What Gamers and Redditors Can Teach Us About Democracy

Illustration of a group of people with thought bubbles above their heads.
Seth Frey, a UC Davis assistant professor of communication, and colleagues at other universities are studying how groups create and enforce self-rule in a wide array of domains, including Frey’s focus: Reddit forums (called subreddits) and video games. (Gerd Altmann/Pixabay)
Portrait photo of UC Davis faculty Seth Frey
Seth Frey

Despite the ongoing threat of misinformation spreading online, UC Davis cognitive scientist Seth Frey still believes in the promise of the internet as a force for political and economic empowerment.

“I aim to foster democracy through the internet, one chat room at a time,” said Frey, an assistant professor of communication who researches self-governance in “designed societies” like sports matches, theme parks, multiplayer video games and online communities.

The National Science Foundation recently awarded Frey and colleagues at three other universities a $460,000 grant to study how groups create and enforce self-rule in a wide array of domains, including Frey’s focus: Reddit forums (called subreddits) and video games.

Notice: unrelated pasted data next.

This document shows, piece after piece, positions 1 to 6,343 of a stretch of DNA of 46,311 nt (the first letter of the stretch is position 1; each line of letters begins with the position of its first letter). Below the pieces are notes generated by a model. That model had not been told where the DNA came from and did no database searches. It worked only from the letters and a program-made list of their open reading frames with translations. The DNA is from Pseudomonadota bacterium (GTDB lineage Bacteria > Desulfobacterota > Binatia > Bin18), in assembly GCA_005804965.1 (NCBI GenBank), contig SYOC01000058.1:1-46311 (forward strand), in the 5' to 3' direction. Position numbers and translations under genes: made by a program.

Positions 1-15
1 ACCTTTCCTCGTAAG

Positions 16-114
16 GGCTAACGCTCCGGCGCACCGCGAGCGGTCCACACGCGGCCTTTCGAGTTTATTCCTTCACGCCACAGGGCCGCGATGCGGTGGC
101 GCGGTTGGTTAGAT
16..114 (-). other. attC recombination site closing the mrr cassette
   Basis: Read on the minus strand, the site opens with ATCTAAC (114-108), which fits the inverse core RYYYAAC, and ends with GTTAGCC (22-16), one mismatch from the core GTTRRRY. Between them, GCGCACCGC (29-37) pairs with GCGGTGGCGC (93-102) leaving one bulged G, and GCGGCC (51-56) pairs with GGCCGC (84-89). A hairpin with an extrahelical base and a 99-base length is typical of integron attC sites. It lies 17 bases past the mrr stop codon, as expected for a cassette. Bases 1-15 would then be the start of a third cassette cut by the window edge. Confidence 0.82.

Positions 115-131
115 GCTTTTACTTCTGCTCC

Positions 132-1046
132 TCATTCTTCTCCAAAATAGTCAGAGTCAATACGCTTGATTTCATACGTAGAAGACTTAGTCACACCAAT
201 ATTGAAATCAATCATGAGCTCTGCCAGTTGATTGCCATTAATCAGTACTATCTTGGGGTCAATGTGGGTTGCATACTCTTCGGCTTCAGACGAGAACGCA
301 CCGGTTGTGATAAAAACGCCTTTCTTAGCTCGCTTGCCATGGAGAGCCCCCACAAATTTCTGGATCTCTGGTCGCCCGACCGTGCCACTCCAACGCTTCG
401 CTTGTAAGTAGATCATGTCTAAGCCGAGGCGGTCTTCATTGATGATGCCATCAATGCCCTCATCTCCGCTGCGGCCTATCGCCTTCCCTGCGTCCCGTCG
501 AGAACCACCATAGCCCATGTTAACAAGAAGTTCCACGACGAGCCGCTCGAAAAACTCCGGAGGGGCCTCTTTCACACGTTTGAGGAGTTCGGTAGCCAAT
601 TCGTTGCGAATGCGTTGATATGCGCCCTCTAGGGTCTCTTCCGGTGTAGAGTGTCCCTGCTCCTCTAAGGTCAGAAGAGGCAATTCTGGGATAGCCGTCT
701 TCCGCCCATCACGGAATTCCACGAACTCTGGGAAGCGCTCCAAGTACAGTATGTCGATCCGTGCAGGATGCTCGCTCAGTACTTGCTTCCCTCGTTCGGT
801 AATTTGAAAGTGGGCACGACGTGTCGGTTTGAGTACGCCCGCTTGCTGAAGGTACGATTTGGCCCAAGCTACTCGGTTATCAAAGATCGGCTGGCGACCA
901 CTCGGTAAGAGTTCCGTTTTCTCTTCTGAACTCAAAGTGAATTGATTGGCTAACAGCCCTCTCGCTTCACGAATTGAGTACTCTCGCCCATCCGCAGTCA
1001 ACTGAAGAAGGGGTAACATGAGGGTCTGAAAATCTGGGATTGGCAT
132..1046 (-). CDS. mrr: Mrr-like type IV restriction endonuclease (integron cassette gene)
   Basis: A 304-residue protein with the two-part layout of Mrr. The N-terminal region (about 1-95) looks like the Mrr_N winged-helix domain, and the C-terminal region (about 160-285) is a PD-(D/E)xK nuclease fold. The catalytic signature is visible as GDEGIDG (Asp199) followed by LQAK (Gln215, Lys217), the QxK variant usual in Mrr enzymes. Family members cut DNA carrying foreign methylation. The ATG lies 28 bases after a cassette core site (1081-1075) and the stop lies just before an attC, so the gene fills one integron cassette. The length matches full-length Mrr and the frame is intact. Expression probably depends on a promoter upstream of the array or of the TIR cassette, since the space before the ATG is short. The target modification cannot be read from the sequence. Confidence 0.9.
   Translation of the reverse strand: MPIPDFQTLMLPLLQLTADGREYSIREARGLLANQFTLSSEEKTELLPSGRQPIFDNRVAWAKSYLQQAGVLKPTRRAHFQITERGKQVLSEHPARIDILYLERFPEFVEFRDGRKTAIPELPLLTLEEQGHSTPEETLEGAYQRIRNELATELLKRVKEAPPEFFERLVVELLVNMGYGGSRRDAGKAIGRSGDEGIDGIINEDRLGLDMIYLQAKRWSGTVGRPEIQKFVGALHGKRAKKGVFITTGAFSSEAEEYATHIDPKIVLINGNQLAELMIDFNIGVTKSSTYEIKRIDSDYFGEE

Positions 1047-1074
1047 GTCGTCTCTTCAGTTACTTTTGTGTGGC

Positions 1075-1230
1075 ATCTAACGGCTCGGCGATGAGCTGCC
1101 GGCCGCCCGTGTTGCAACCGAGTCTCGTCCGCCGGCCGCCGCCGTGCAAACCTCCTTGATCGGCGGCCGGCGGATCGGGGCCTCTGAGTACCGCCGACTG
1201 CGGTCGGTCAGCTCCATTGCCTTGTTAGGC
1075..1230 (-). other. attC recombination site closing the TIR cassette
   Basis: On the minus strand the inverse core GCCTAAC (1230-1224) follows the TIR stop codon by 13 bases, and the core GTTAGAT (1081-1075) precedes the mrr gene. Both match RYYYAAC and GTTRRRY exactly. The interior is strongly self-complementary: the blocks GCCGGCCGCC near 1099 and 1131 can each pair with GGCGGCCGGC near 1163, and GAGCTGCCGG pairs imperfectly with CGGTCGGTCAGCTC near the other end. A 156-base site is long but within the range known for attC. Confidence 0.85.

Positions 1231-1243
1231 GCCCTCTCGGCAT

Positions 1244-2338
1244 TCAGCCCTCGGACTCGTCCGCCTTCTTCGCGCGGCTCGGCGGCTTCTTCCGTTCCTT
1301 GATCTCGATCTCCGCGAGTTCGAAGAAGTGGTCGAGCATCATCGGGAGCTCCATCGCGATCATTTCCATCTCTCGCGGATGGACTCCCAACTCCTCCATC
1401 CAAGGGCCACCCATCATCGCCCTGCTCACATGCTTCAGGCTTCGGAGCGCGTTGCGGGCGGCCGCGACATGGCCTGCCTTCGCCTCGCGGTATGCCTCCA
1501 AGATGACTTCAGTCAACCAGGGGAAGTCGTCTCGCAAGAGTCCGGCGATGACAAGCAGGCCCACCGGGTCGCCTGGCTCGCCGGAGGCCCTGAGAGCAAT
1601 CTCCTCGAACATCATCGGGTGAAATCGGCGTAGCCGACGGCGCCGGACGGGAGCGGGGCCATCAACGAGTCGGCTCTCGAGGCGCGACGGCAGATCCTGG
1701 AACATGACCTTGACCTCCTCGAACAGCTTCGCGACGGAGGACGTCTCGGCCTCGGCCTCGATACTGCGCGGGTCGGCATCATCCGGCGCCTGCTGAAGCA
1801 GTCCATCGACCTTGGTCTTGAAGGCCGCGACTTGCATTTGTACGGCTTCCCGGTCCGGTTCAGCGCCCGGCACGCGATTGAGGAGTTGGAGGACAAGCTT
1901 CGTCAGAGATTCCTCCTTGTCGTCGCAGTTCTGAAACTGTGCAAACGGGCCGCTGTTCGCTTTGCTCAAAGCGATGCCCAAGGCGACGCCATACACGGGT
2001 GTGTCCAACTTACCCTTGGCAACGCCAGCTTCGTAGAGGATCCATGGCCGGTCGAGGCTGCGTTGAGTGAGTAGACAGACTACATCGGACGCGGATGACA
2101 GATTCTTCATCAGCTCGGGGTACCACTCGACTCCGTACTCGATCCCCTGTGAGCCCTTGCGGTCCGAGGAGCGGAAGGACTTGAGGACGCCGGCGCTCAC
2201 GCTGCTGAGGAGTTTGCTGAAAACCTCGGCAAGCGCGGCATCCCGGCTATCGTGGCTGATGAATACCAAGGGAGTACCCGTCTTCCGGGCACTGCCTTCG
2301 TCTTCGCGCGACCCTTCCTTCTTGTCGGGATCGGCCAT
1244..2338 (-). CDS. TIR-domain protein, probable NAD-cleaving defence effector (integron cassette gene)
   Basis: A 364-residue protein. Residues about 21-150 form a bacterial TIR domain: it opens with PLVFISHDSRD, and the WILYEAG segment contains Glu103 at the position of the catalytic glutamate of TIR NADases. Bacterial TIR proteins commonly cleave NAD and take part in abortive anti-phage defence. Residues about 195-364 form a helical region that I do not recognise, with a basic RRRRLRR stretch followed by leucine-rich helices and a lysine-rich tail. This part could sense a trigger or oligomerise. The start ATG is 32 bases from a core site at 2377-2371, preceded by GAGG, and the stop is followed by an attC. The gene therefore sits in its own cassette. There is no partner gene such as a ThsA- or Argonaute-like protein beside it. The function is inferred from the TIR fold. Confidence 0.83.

“Governance systems, whether cooperatives or countries, are hard to study scientifically,” Frey said. “For example, the very policies and rules that are so important to understanding an institution have historically been some of the most inaccessible to scientists. Few frameworks exist for classifying rules, and those that do take tremendous manual effort to tame.”

Crunching data to foster civic engagement

Frey and his collaborators will apply machine learning methods in analyzing large collections of policies. They hope to better understand how policies are created and followed in domains as varied as informal clubs, judicial opinions and environmental regulations.

Frey said one of his overarching goals is to identify best practices from self-governing online communities to help foster civic engagement and effective governance — both online and offline. 

“Every day, I stumble upon inspiring online communities that are unwittingly giving self-directed citizens a crash course in democratic leadership,” Frey said.

Related stories

“Internet Communities Can Teach Amateurs to Build Personalized Governments,” UC Davis News, July 11, 2019

“How rants on social media can come back to haunt you,” University of California News, Nov. 1, 2018

“Just like pigeons, people tend to flock,” UC News, Sept. 27, 2018

“Poker Has a ‘Tell’ About Strategic Thinkers,” UConn Today, June 15, 2018